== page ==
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The very latest news from the world of genealogy



Breaking down those Family History Brick Walls

Strategies when your family history research hits that brick wall. Review the Research that you have previously got together Information that you may have found a few years ago that may include names, dates or other details that now provide clues, given new facts that you've since uncovered. Organising your files and reviewing your facts may uncover just the clue to move you onto the next stage. Go back to the original source You may have kept the names and dates from that old census record, but did you also keep track of other information that was to hand such as ‘years of marriage’ and possibly even the ‘country of parent's origin’ if your family moved internationally? Or, perhaps, in error, you misread a name or a family relationship? Be sure to go back to those first records you kept, making complete copies and noting down all clues – they may all come in handy in later research. Widen your search When you're stuck on a particular ancestor, good practise is to widen your search to other family members and neighbours. When you can't find a birth record for your ancestor that lists his/her parents, maybe you can locate one for a brother or sister. Or, when you've lost a family between census years, try looking for their neighbours. You may be able to identify a migration pattern, or a wrongly mis-indexed census entry that way. Often referred to as "cluster genealogy," this research technique can often get you past those brick walls that had proved so troublesome.

Family history photos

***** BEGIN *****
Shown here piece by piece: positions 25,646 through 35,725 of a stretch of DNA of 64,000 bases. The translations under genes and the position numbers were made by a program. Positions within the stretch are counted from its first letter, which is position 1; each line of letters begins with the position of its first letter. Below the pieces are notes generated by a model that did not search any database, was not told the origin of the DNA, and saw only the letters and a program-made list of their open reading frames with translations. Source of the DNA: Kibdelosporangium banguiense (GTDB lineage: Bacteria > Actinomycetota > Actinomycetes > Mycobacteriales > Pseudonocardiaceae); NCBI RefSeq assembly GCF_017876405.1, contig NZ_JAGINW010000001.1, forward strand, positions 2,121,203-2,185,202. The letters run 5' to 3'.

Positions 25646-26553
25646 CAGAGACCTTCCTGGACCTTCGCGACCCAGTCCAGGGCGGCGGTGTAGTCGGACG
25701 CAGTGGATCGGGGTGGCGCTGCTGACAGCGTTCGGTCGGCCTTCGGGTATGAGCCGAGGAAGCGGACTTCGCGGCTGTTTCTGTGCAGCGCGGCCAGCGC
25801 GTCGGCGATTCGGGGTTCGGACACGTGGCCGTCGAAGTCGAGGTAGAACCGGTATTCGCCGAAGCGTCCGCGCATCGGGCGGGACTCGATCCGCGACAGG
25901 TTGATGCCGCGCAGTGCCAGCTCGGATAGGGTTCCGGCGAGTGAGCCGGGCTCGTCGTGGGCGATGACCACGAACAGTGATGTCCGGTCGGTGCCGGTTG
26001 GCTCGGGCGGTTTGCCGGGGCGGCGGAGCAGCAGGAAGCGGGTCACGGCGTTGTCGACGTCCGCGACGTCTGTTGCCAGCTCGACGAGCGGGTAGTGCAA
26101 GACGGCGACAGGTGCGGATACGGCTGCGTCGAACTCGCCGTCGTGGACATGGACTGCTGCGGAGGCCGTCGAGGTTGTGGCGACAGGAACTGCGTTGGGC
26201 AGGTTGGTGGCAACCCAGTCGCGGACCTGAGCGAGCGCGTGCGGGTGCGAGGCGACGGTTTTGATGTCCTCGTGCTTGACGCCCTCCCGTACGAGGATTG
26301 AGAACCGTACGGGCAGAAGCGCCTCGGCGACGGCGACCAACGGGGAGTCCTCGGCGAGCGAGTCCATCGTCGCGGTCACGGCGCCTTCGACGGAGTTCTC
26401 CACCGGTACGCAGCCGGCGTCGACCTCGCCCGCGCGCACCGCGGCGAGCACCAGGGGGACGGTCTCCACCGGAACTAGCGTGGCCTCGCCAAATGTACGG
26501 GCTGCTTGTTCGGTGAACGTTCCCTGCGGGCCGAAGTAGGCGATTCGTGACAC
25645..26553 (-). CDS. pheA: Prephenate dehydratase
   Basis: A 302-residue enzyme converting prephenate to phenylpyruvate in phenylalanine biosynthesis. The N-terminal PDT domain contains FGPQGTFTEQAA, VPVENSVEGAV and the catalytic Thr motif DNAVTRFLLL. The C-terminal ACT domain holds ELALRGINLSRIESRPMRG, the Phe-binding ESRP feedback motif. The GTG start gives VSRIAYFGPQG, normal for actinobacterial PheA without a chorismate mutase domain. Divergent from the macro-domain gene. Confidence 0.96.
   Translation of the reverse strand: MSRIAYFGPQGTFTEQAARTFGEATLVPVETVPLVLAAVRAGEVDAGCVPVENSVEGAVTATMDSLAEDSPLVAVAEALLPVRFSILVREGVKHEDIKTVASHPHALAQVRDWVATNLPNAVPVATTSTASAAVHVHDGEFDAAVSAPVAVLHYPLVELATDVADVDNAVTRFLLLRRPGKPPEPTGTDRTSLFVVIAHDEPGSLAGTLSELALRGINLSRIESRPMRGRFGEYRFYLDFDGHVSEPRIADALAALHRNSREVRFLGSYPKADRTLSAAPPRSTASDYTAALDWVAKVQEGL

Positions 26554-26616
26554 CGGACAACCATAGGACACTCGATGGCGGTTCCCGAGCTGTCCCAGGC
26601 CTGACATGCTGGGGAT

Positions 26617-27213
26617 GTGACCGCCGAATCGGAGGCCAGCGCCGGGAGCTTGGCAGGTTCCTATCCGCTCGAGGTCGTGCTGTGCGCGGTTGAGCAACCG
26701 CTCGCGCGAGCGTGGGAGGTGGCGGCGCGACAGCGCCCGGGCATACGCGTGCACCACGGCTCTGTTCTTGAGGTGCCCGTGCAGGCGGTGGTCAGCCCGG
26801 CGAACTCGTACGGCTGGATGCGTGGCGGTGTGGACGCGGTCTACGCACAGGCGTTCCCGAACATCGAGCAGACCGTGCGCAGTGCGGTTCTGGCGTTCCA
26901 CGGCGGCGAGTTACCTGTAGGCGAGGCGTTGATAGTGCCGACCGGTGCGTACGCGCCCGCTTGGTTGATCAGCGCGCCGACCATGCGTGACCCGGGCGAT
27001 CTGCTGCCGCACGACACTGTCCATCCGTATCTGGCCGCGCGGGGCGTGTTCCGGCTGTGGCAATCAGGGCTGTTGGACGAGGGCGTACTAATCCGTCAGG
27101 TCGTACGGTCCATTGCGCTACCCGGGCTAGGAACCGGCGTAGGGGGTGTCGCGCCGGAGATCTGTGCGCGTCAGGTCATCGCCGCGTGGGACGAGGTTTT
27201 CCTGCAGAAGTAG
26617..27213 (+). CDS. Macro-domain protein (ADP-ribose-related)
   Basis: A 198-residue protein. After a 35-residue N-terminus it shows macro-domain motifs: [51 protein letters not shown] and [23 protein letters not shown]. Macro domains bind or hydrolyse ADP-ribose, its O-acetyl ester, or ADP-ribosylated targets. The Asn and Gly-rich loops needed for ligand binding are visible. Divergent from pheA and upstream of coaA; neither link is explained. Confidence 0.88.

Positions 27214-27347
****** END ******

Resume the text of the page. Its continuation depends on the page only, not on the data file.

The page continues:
Question your data & verify accuracy Many brick walls occur simply from data that is incorrect. In other words, the sources you’ve uncovered may be leading you in the wrong direction through their inaccuracy. Respondents not telling the truth on Census Forms/ Birth, Marriages and Death records was possible, as was information such as their correct age or whether married or not. Attitudes were different back then and many people felt very uncomfortable divulging true personal information. Also, published sources often contain transcription errors when being noted down. Try to find at least three records to verify any facts that you already know and then judge the quality of your data results. Check possible name variations used Your brick wall may just be something as simple as looking for the wrong name. Variations of last names and ancestors using middle names or even ‘nicknames’ can really complicate research, so be sure to check all manner of spelling options and possible variations. The 'all in one' search facility and phonetic search options on TheGenealogist helps enormously to find those people who may have used middle names or names easily misinterpreted on census documents- on TheGenealogist we can see an example of this with the records of a Benjamin Freke.

Variations in surname spelling can cause problems to the family history researcher